Through vaccination and achieving herd immunity in many populations, we have managed to eliminate the risk for many diseases. However, just because vaccines had eliminated these risk does not mean that the diseases themselves are gone.

People are constantly traveling in and out of the United States. Many parts of the world do not have as robust of a vaccination program as the United States, so there are diseases in certain areas that we can become at risk too if our herd immunity diminishes.

This means that we must continue to get vaccinated and ensure that future generations are vaccinated to prevent outbreaks. This is why the anti-vaccine movement is so dangerous. Choosing not to vaccine your child endangers both your child and the people around them.

Looking Ahead

Strict policies, like those in Australia, has already been shown to be effective at ensuring that children are vaccinated. Some areas in the US have also implemented their own strict policies that have shown to decrease NME rates.

Many states have implemented less strict means to decrease NME rates. For instance, California prohibits NMEs from vaccination requirements of both public and private schools. In Colorado, vaccination and exemption rates must be made publicly available concerning schools and childcare.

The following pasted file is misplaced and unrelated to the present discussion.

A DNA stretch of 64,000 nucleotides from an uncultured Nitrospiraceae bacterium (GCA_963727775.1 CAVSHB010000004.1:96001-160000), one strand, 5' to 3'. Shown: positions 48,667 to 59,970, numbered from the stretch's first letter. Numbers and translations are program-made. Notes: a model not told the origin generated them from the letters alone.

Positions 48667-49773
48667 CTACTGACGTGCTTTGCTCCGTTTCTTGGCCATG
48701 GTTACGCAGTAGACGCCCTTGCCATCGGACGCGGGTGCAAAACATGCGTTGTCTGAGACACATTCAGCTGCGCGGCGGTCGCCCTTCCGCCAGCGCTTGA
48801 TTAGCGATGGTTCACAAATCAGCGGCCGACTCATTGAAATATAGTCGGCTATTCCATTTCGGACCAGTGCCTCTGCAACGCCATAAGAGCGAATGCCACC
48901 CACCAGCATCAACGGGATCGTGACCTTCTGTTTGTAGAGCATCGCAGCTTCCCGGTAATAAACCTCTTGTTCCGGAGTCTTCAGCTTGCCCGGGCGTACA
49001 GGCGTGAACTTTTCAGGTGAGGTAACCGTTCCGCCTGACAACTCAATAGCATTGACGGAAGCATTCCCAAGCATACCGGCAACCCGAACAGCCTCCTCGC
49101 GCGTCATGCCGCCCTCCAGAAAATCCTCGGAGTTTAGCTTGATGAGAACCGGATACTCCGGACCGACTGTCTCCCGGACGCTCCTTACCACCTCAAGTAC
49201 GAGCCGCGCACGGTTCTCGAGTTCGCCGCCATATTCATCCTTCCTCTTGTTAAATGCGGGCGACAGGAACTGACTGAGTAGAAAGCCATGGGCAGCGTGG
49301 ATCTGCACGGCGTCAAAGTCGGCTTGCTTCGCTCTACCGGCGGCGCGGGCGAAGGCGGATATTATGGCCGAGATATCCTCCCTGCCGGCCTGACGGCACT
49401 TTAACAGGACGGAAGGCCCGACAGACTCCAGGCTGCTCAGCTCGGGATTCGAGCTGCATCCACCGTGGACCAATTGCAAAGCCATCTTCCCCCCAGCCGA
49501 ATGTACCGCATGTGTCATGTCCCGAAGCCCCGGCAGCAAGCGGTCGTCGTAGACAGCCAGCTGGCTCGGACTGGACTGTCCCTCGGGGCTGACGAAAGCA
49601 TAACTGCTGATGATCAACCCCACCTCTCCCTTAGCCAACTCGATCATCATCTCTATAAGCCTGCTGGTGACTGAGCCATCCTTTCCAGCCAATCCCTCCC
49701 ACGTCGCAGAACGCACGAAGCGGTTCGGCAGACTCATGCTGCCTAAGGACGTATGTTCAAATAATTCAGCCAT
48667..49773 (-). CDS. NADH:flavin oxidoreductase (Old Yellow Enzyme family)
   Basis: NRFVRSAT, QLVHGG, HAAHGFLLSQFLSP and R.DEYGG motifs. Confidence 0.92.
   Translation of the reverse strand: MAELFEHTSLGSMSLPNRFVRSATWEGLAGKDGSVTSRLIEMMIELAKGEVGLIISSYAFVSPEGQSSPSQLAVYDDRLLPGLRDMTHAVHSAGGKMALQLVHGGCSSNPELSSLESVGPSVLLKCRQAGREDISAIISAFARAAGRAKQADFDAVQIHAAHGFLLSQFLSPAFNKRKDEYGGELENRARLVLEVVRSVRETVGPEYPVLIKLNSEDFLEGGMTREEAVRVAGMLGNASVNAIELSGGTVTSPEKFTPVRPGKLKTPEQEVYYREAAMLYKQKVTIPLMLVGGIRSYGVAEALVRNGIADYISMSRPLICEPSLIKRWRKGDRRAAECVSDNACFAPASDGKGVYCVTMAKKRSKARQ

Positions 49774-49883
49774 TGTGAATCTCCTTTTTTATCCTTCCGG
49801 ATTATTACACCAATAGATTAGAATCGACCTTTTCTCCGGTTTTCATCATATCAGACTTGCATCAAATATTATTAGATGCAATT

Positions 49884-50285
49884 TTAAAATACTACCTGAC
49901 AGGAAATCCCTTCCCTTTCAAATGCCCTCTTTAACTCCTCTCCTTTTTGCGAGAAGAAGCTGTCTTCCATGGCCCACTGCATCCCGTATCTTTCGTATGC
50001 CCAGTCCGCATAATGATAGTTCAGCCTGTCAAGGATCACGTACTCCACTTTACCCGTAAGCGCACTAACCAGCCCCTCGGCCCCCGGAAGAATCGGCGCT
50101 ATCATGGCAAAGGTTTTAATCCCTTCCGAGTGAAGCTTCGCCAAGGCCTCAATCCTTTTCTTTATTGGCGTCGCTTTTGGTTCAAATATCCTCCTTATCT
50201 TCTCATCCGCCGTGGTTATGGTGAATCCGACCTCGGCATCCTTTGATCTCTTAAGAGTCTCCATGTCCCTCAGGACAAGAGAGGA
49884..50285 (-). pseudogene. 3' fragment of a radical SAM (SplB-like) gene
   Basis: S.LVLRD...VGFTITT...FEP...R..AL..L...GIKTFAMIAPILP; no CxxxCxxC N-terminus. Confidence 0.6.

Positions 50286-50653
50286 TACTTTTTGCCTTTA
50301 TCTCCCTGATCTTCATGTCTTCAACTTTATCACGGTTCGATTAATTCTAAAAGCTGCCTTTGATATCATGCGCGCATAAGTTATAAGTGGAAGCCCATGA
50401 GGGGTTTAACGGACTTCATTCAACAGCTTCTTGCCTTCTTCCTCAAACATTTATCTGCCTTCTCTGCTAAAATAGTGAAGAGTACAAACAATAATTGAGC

Among the many states that are working towards reducing NME rates, education seems to be an effective route. Parents or individuals seeking to apply for NME are sometimes required to view educational materials concerning vaccines and the risk of NME.

As noted, this is being done by many but not all states. Some states have implemented legislation that allows for an increase in NME.

As the researchers noted, it is important that further action is taken to eliminate the risk that NMEs and anti-vaccination places on society. These could be federal legislation that unifies and eliminates the disparity between state laws.

As the laws remain varied across the US, it is likely that these hotspots will continue to exist and others may emerge. This means that for the time being, we must ensure that future generations are vaccinated and we remain vigilant for future outbreaks.